Improved Gray Eagle drone flies for +36 hours with SIGINT pod AND two Hellfire missiles

General Atomics’s Improved Gray Eagle can perform SIGINT (Signal Intelligence) and attack during the same mission.

As if those already available weren’t enough, drones now embed more capabilities.

During its second long endurance flight, the U.S. Army’s Improved Gray Eagle (IGE) prototype demonstrated its ability to carry SIGINT payload in a pod on one wing and two Hellfire missiles on the other.

The Unmanned Aircraft System (UAS) remained in the air for 36.7 hours: it was launched on January 17 and landed back at General Atomics’s El Mirage Flight Operations Facility, in Palmdale, California, on January 19.

The flight, which proved the aircraft’s endurance in this peculiar payload configuration, follows IGE’s first endurance sortie, that occurred in October 2013, when the drone remained mid-air for 45 hours in a Reconnaissance, Surveillance, and Target Acquisition (RSTA) configuration, with no external payloads integrated.

According to GA, with the endurance claims with payload validated, IGE will receive software updates that will allow its operation from the U.S. Army’s One System Ground Control Station (OSGCS) and future Universal Ground Control System (UGCS), that will be tested this summer.

The IGE is an updated version of the U.S. Army’s Gray Eagle, a medium-altitude long-endurance) (MALE) UAS developed for and operated by the United States Army.

Gray Eagle is an advanced derivative of the most famous U.S. drone: the Predator. The U.S. Army operates a fleet of about 75 such aircraft (34 more to be delivered by 2015), the first of those were deployed in 2009.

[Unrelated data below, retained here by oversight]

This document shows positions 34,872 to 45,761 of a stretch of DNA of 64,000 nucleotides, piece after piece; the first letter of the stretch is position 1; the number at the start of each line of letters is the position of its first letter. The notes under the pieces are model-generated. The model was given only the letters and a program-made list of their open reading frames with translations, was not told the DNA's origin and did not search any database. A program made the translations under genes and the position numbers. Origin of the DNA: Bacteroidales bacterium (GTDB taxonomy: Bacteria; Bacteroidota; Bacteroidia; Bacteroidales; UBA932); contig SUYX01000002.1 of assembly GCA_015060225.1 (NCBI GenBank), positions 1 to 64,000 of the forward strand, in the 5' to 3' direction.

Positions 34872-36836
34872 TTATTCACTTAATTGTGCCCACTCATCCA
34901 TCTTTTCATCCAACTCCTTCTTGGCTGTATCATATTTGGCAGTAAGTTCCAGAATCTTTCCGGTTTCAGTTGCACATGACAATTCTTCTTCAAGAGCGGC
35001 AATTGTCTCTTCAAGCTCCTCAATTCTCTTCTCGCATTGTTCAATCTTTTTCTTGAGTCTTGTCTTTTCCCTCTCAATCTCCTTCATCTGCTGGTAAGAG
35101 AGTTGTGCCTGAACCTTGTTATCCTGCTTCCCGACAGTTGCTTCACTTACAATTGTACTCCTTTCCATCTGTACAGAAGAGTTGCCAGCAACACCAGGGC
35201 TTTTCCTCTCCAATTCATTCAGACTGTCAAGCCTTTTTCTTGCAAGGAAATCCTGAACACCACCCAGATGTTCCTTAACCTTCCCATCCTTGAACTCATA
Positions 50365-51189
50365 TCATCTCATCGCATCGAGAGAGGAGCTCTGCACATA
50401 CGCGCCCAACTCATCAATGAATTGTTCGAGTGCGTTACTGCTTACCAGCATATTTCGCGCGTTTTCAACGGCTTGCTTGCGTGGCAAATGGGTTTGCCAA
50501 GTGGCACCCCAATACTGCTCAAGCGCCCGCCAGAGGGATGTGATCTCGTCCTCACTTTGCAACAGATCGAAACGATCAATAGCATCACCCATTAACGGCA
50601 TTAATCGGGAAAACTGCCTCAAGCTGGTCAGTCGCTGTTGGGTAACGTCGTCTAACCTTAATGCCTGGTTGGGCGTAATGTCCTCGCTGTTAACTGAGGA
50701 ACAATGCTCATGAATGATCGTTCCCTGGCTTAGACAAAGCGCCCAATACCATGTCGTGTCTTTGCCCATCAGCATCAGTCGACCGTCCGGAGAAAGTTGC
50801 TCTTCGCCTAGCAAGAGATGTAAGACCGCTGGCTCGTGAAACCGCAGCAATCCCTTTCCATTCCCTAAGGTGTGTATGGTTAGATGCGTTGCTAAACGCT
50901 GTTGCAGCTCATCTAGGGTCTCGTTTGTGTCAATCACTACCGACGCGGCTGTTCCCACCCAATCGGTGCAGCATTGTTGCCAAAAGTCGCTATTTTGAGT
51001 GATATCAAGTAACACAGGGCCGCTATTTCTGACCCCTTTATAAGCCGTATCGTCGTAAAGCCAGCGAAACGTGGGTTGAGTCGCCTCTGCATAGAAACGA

Since Nov. 19, 2013 even the 160th Special Operations Aviation Regiment (Airborne) “Night Stalkers”, the U.S. Army special ops force which provides support for both general purpose and special operations forces flying MH-47G Chinooks, MH-60L/K Black Hawks, A/MH-6M Little Birds, MH-X Silent Hawks (the latter is an unconfirmed designation) and maybe stealthy Little Birds and stealthy Chinooks as well,  operates the MQ-1C Gray Eagle.

The MQ-1C is specialized in providing direct operation control by Army field commanders and its roles includes Reconnaissance, Surveillance, and Target Acquisition (RSTA); convoy protection; Improvised Explosive Device (IED) detection; providing aerial imagery to combat patrols and pattern of life analysis. It can also conduct precision weapons delivery missions thanks to a payload of over 1,000 lb. In Intelligence, Surveillance and Reconnaissance (ISR) configuration, its endurance is 25 hours and operating altitude is up to 25,000 feet.

Image credit: General Atomics


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About David Cenciotti
David Cenciotti is a journalist based in Rome, Italy. He is the Founder and Editor of “The Aviationist”, one of the world’s most famous and read military aviation blogs. Since 1996, he has written for major worldwide magazines, including Air Forces Monthly, Combat Aircraft, and many others, covering aviation, defense, war, industry, intelligence, crime and cyberwar. He has reported from the U.S., Europe, Australia and Syria, and flown several combat planes with different air forces. He is a former 2nd Lt. of the Italian Air Force, a private pilot and a graduate in Computer Engineering. He has written five books and contributed to many more ones.